Northern Saskatchewan is home to wolves and black bears. Caribou populations have dropped, although moose, deer, elk, and antelope are prevalent. Coyotes, foxes, and lynx, as well as gophers (Richardson’s ground squirrel), rabbits, and other prey animals are plentiful.
Saskatchewan is located on the primary western flyway for ducks, songbirds, hawks, and owls, with many of these species nesting in the province.
What Are Saskatchewan Forest Seasons Like?
Autumn officially begins in mid-September, with bright, sunny days giving way to chilly, crisp evenings with massive harvest moons. The temperature ranges from -9 degrees Celsius at night to +19 degrees Celsius during the day.
The days are typically bright when winter arrives in mid-November, and the snow is dry and fluffy. In their coldest days, their most beautiful days often involve the sun and frost. The temperature ranges from 0 degrees Celsius during the day to -24 degrees Celsius at night.
Around mid-March, spring bursts out with fresh vegetation. Temperatures range from -13 degrees Celsius at night to +15 degrees Celsius during the day. Summer is hot, with warm nights and bright days. Parks, beaches, and backyards are all packed to the brim. Temperatures range from +15°C at night to +25°C during the day.
What Threatens The Preservation Of Saskatchewan Forests?
Saskatchewan is generally free of pollution associated with high population density and manufacturing due to its absence of major industries and big urban centers. Still, its significant agricultural growth exposes it to harm from weed killers, pesticides, fertilizers, and cattle.
Fish and birds have been discovered to contain significant quantities of mercury, and ongoing research shows that the quantity of pollution in animals may be more than previously thought. Saskatchewan is also exposed to upstream contaminants from regions over which it has little control, such as the sources of major rivers.
Oil development in northern Alberta is of special concern since it contributes to pollution of the Athabasca River, which flows into Lake Athabasca, and acid rain, which is caused by pollutants produced during oil sands processing and poses a threat to Saskatchewan’s forests.
Two Must-See National Parks In Saskatchewan Forests
The Prairie Grasslands natural region is represented by Grasslands National Park, which protects one of the few surviving sections of unspoiled dry mixed-grass/shortgrass prairie grassland in the United States.
Family-friendly interpretive hikes to isolated backcountry excursions for only the most experienced hikers are available in Grasslands National Park. Seasonal programs include a guided wagon ride, lasso practice at a historic ranch, and fireside discussions with park interpreters.
A rebuilt wall, fur, and supplies shop, trading store, and tepee encampment may all be seen at Fort Carlton Provincial Park. Artifacts such as bison skins, beaver pelts, and more are displayed for visitors to view, touch, and smell. It’s a great spot for the whole family, with all available fishing, camping, picnics, and canoeing activities.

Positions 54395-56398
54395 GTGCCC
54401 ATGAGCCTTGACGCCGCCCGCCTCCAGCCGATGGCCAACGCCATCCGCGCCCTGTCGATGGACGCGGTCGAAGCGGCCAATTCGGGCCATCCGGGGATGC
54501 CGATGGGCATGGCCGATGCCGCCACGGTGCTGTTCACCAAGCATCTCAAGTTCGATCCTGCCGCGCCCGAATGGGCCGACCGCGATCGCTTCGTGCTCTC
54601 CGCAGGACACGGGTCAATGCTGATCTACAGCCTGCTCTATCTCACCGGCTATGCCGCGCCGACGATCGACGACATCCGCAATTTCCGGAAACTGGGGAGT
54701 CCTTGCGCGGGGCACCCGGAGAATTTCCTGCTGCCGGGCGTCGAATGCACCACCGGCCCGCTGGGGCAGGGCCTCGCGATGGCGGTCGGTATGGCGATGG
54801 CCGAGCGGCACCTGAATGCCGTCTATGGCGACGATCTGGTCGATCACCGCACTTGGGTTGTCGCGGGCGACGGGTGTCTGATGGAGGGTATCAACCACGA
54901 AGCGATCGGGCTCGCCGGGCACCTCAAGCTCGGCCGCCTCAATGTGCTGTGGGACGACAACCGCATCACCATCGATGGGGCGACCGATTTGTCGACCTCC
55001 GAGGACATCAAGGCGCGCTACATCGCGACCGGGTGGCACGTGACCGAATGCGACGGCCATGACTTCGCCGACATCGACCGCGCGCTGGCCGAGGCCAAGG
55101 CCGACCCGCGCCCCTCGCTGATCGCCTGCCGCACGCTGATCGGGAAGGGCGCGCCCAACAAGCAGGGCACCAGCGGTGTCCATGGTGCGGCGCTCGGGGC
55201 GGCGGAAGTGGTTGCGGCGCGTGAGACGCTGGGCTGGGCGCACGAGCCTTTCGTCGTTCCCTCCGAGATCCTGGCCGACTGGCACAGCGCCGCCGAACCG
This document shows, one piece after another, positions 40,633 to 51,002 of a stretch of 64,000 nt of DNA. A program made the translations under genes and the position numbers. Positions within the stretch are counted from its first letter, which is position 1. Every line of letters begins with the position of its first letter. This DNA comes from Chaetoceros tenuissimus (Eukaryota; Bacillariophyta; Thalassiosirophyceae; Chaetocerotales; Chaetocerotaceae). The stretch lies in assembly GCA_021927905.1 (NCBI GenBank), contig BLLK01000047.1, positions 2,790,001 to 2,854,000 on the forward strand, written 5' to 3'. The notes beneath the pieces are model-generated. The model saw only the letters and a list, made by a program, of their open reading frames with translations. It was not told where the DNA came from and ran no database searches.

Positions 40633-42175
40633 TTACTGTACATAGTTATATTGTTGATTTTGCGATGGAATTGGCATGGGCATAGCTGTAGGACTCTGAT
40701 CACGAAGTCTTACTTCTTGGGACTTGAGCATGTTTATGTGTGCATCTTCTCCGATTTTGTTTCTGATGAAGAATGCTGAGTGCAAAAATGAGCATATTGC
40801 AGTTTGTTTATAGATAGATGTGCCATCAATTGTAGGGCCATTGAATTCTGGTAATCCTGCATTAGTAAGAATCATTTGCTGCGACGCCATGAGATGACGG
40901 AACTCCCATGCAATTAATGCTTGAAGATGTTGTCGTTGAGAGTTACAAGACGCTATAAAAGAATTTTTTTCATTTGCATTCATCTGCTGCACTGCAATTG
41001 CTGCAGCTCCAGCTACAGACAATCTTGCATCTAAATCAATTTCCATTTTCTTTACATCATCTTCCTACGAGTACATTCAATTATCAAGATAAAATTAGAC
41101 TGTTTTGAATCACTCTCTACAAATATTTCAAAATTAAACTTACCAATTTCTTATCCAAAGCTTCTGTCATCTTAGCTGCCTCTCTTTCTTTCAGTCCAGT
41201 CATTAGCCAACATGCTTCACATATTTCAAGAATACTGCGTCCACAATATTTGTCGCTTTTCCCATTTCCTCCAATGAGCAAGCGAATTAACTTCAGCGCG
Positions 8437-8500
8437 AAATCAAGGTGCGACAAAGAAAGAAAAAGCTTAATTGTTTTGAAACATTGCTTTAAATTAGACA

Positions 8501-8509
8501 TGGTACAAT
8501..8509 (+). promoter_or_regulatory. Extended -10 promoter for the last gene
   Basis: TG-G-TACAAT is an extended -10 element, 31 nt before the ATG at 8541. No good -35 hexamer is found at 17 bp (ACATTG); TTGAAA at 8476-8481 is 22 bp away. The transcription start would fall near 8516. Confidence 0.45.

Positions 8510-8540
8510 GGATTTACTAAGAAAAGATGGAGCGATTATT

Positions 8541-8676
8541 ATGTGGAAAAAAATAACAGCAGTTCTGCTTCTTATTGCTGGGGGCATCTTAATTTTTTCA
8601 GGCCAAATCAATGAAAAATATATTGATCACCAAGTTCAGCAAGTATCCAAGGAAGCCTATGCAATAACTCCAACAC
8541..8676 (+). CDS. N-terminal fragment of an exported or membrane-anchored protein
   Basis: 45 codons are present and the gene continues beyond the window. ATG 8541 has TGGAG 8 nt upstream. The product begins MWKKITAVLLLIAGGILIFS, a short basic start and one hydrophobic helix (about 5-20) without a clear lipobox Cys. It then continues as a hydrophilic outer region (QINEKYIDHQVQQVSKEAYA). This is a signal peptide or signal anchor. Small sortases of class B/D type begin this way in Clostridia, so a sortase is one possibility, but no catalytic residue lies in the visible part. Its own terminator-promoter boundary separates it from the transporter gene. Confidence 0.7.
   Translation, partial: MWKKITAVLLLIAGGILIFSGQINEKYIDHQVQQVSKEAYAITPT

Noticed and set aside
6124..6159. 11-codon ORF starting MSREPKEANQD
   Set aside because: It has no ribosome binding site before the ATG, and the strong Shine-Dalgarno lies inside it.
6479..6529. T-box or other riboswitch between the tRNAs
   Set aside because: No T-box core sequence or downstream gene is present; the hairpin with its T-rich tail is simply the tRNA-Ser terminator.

What Are The Most Common Trees In Saskatchewan?
Subarctic lichen forests are found in the coldest climates. Trees including the black spruce, jack pine, and white spruce are plentiful. Peatlands, bogs, fens, permafrost regions, and arctic tundra are scattered across the area.
The Northern Boreal Forest is host to a wide variety of trees and provides many different kinds of flora. Although forest fires threaten this region, life may still thrive, as seen by Fireweed, which thrives in burned places. Among the undergrowth are feather mosses like Stair-Step Moss and Hypnum.
Bur Oak, Green Ash, Manitoba maple, balsam poplar trees, and aspen may be found in Aspen Parkland. Willow trees, on the other hand, can be found in wetter locations.
What Is The Oldest Tree In Saskatchewan?
The Popoff Tree, Saskatchewan’s largest and oldest tree, was named after Samuel J. Popoff, who leased the crown property where the tree now stands. This tree, which is 160 years old, has seen the world change around it.
The Popoff tree is 50 years older than Saskatchewan, and when you visit it, you can’t help but think about all the events that have occurred since this old guy was a tiny seed in the ground. It looms above anything else in the region with a height of 22 meters, a width of 5 meters, and a span of 32 meters.
Cottonwood trees are Saskatchewan’s biggest tree and one of the few that remain after being severely logged in the early twentieth century. The North Saskatchewan River Valley is home to Saskatchewan’s tallest and oldest tree, which is a great site to come and explore. Don’t miss the chance to bring all your friends and family!
What Is The Hardest Hike To Do In Saskatchewan?
Situated in Lac La Ronge Provincial Park, the Nut Point Hiking Trail is considered one of the hardest hiking experiences! Although there aren’t many high portions, there will be boulders to climb over and slippery areas throughout the path. Many people trek the path in a single day, but you may also go to the peninsula’s end and camp there. The total hiking distance is 30km.
Elk Trail in Prince Albert National Park is an ancient freight path through the woods, with views of Sandy Lake in the distance. Trek 13 kilometers to Fish Lake, where you may pitch up a tent or continue two kilometers farther to Camp Lake.
The Hunter’s Lake Campground is located 26 kilometers away. Continue to Sturgeon Lookout if you’re feeling ambitious. The total hiking distance for Elk Trail is 53km.
Saskatchewan has a rich history of Aboriginal communities, agriculture, and forest types that have shaped and given new life and identity to its residents. Its forests are truly a marvel to take in. Isn’t it strange how if we take care of nature, it takes care of us?
When you find yourself camping out and gazing upon the natural beauty around you, take a moment to appreciate every detail! In fact, take a lot of photos with friends, family, and even some of the fauna if you’re lucky enough.
Encyclopedia of Saskatchewan: Forests
FAO Forestry: Agroforestry
University of Saskatchewan: Native Grasses and Grasslands
Trip Advisor: National Parks in Saskatchewan